Jerry T Dang1, Noah J Switzer1, Jeremy Wu1, Richdeep Gill2, Jeremie Thereaux3, Xinzhe Shi1, Christopher de Gara1, Daniel Birch1, Shahzeer Karmali1. 1University of Alberta, 2University of Calgary, 3Department of General, Digestive and Metabolic Surgery. La Cavale Blanche University Hospital, University of Bretagne Occidentale
INTRODUCTION: We aimed to systematically review the literature comparing the safety of one-step versus two-step revisional bariatric surgery from LAGB. Bariatric revisional surgery is becoming increasingly common. Weight regain, band slippage, and pouch dilatation are common patient presentations to a tertiary bariatric consultant for revision from a previous laparoscopic adjustable gastric band (LAGB). Normally converted to either a Roux-en-Y gastric bypass (RYGB) or sleeve gastrectomy (SG), there is considerable debate in the literature as to the safety of removing the gastric band and performing revisional surgery immediately or in a delayed, two-step fashion. While one-step operations circumvent the need for a second surgery, potential higher anastomotic leak rates make one-step operations less appealing.
METHODS AND PROCEDURES: A comprehensive search of MEDLINE, EMBASE, SCOPUS, the Cochrane Library, and Web of Science from 1946 to July 2015 was completed. Title searching was restricted to the following keywords/terms: gastric band* AND revision*/ fail*/remov*/reoperation*. Included studies contained >5 adult patients comparing one-step and two-step revisional surgery from gastric banding to either RYGB or SG.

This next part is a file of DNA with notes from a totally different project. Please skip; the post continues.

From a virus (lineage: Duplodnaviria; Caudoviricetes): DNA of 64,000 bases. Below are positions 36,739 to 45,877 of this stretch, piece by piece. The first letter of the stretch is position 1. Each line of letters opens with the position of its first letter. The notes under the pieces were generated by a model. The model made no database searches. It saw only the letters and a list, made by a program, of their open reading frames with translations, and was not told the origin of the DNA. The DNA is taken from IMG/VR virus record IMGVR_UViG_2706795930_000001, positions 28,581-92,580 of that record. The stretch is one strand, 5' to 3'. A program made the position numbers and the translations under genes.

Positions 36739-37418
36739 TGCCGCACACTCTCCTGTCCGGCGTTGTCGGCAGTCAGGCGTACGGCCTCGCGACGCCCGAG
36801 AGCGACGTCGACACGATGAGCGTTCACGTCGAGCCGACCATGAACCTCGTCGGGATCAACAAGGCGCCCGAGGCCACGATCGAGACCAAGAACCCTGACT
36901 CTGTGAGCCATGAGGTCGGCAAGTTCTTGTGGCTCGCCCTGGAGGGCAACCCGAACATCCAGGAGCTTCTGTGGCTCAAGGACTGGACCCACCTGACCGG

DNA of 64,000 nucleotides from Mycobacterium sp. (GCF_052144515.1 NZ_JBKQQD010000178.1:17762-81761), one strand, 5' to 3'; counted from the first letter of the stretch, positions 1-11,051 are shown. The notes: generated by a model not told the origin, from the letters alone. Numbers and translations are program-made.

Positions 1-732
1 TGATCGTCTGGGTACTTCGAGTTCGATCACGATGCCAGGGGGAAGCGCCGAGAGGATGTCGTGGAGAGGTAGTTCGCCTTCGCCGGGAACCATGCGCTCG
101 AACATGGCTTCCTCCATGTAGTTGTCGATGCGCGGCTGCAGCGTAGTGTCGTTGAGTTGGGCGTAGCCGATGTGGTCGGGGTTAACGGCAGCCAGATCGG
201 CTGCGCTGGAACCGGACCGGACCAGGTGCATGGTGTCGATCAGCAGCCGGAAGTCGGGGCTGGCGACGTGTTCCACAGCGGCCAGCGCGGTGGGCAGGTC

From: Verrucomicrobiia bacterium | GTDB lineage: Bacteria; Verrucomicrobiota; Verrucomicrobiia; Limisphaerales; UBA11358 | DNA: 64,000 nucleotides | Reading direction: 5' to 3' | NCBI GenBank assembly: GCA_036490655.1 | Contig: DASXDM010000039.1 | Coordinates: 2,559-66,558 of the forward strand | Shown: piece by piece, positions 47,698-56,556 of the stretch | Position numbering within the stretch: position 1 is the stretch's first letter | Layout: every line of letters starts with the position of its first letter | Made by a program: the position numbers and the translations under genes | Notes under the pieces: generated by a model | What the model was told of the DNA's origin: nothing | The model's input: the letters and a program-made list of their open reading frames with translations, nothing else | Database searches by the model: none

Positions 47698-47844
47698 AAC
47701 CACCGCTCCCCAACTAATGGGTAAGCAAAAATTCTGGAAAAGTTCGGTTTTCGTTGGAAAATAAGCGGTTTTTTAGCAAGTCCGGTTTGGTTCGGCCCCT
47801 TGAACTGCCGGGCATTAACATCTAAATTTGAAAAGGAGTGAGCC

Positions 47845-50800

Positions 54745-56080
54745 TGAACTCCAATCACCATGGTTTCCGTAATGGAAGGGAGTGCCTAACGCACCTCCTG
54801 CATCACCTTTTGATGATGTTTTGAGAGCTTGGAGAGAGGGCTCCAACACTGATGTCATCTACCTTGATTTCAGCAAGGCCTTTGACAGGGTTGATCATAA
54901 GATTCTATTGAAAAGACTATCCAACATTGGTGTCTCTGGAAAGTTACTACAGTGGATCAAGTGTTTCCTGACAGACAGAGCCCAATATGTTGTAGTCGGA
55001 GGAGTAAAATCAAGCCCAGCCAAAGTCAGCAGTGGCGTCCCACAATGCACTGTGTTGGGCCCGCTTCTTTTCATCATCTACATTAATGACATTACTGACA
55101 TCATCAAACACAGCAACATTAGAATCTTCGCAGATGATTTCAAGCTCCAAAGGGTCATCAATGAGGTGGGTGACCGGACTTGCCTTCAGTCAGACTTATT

RESULTS: Eleven primary studies (1370 patients) were included. 1006 patients were converted to RYGB and 364 patients to LSG. The main indications for revision were: failed weight loss (59.5%), vomiting/dysphagia (22.3%) and pouch dilatation (14.2%). BMI change was not significantly different for one-step compared with two-step in the RYGB group (p = 0.99). Weighted mean leak/fistula rates did not vary between one-step versus two-step in the RYGB (1.9% versus 2.3% respectively, p=0.36) or SG groups (5.8% versus 2.8%, p=0.26). Overall weighted mean morbidity was also similar between one-step versus two-step in the RYGB (8.1% versus 8.9% respectively, p=0.76) or SG groups (9.7% versus 11.2%, p=0.81). There was no difference in mortality rates between the groups.
CONCLUSION: Immediate or delayed revisional bariatric surgeries are both safe options for the management of gastric band complications, with acceptable morbidity rates.